Zoë’s Creative Writing Corner: A Mournful Sonata

Hi guys! This new addition to Zoë’s Creative Writing Corner is a really short story about a girl and her violin. I really enjoyed writing this, especially since I was listening to fast, classical violin music on YouTube while I worked. This story has nothing to do with the rest of my stories. It belongs in its own little bubble. I hope you enjoy Amira and her mournful sonata.

A Mournful Sonata

Amira picks up her violin from its case, holding it by the neck and placing it comfortably under her chin and over her shoulder, her bow twirling in her other hand. Any other time, Amira would be indulging in the delights and details of the world, but not now. When Amira holds her violin, her companion through thick and thin, the world silences. Amira does not need sheet music to play, her own fast-paced compositions running like a stream between her thoughts. Taking a deep breath, Amira gently places the bow on her taut strings. Then, she plays. 

In seconds, the music consumes Amira, engulfing her in the stream of her own noise and thoughts. Amira runs her bow against her strings like a madwoman, shaking and swaying with the rises and falls of her music. Amira does not play slow music. Her life has always moved faster than most, so of course her solos do the same. Without noticing, Amira begins dancing across her little studio, her black waves swaying around her with her every, perfectly messy step. Her legs leap with her notes and her hips sway with her melodies.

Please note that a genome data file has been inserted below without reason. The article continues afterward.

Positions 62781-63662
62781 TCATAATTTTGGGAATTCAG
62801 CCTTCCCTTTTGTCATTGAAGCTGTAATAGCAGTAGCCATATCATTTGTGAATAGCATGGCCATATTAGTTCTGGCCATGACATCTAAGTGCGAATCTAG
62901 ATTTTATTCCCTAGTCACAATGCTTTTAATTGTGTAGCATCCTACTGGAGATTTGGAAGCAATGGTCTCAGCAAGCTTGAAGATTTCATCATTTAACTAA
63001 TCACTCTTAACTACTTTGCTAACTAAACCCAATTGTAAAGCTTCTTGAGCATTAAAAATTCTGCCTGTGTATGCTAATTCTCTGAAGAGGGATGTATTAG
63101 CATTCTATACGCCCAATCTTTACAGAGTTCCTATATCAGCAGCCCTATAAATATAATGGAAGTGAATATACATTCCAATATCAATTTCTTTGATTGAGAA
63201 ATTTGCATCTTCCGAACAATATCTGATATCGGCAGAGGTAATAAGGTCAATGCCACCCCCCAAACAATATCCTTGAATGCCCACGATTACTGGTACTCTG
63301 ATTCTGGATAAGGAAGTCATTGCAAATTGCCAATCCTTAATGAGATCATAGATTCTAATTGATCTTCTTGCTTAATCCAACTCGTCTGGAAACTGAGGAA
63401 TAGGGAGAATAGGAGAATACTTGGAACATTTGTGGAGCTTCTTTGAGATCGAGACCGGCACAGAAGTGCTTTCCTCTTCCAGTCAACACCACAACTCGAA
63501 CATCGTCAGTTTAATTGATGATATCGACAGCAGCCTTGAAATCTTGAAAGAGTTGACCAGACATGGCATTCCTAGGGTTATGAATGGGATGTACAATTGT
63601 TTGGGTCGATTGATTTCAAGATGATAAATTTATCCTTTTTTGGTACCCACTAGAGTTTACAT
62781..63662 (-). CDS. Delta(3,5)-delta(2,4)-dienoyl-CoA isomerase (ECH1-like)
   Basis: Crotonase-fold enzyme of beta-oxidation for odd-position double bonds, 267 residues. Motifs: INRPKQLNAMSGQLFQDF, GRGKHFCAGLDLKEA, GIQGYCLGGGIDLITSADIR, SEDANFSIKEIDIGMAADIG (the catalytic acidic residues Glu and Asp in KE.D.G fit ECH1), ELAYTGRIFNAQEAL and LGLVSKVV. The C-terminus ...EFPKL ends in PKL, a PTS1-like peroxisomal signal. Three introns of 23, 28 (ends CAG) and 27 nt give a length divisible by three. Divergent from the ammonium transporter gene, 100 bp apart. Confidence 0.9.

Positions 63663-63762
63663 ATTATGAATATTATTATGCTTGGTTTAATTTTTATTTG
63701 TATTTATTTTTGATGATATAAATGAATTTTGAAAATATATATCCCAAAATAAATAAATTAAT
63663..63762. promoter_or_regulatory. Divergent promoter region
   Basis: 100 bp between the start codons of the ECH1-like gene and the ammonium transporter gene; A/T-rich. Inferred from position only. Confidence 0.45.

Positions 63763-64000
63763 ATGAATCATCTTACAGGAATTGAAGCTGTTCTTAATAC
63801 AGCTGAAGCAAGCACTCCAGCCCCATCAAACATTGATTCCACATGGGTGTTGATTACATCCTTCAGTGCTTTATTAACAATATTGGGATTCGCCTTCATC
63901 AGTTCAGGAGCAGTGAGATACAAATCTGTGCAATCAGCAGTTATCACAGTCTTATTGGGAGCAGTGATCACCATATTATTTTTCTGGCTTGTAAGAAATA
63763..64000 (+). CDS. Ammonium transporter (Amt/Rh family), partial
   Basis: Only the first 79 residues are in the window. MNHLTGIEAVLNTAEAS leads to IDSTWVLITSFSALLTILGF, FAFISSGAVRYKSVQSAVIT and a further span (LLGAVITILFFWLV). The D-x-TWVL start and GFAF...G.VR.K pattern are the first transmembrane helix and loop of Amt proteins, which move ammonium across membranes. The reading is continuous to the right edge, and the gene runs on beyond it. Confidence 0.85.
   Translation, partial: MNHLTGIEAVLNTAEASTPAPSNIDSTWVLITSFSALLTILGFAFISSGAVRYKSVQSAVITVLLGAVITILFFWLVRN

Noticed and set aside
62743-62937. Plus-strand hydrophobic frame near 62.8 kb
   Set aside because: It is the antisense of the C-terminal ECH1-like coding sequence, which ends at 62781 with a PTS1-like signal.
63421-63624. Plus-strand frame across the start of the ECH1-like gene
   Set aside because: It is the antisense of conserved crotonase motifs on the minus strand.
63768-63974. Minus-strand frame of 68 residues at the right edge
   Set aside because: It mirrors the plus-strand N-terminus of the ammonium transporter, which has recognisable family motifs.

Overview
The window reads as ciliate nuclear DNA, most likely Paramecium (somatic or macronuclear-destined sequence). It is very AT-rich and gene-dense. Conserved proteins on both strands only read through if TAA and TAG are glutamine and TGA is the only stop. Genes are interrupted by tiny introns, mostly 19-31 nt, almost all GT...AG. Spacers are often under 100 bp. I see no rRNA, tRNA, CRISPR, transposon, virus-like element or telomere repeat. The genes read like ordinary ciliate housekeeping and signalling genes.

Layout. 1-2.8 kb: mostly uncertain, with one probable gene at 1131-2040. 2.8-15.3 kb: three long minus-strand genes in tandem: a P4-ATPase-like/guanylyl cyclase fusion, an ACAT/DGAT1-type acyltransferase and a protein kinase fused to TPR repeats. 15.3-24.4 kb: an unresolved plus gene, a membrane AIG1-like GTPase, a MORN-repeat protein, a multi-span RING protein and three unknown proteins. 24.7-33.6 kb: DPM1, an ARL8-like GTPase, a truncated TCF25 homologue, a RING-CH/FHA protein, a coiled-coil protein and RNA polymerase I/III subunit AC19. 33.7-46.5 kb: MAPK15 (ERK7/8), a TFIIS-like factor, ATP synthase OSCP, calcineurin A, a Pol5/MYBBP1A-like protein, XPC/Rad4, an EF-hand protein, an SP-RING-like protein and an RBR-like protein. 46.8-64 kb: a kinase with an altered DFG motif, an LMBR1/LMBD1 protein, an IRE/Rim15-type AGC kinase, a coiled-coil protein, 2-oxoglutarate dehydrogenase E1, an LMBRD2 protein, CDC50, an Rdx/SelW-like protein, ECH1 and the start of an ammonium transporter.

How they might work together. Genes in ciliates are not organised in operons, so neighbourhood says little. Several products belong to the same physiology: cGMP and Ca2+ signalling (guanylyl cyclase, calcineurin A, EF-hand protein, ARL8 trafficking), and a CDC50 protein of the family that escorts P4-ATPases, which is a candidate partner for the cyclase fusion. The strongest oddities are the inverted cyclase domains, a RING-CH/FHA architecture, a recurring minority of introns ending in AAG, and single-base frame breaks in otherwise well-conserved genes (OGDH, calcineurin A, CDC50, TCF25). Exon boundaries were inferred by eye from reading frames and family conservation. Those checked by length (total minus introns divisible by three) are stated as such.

The notes in her head begin moving faster, spinning in on themselves and out again until an almost inhuman melody spews from Amira’s hands. This is when the ghosts come. 

Ghosts of every shape and size rise from the ground and walls, smokey and pale as their eyes shine with wonder. Amira does not notice the ghosts, her eyes closed as the world of her music revolves around her. Some ghosts, the people who died peaceful deaths in their beds, sit in the corners of the studio, admiring the dancing girl that lured them. The younger ghosts, the children and young adults, the people that died much too young, dance with the girl, spinning around her and holding hands, always entranced by the violinist who summoned them. They cannot help but love her and her vitality. 

Every so often, a ghost will float up to the girl’s face and admire her flushed cheeks and the beads of sweat on her neck. They will note every smile that crosses her lips and every knit of her brows in concentration. They will note every detail that proves she is alive, every inch of the girl that they cannot reproduce. 

After over an hour of playing, when Amira’s fingers are sore and her forearms aching, she slows to a stop in the center of her studio, her song slowing with her. Amira’s wailing notes slide into a longing crescendo, a final outcry for more even as exhaustion beats down on her weary arms. After her cry goes unanswered, her music slows, coming to a final, mournful halt. The ghosts stay entranced, their hearts breaking as Amira opens her dazed eyes. She is not shocked to see the ghosts, her constant companions. She only looks across their ranks and sighs, “Okay guys, show’s over.”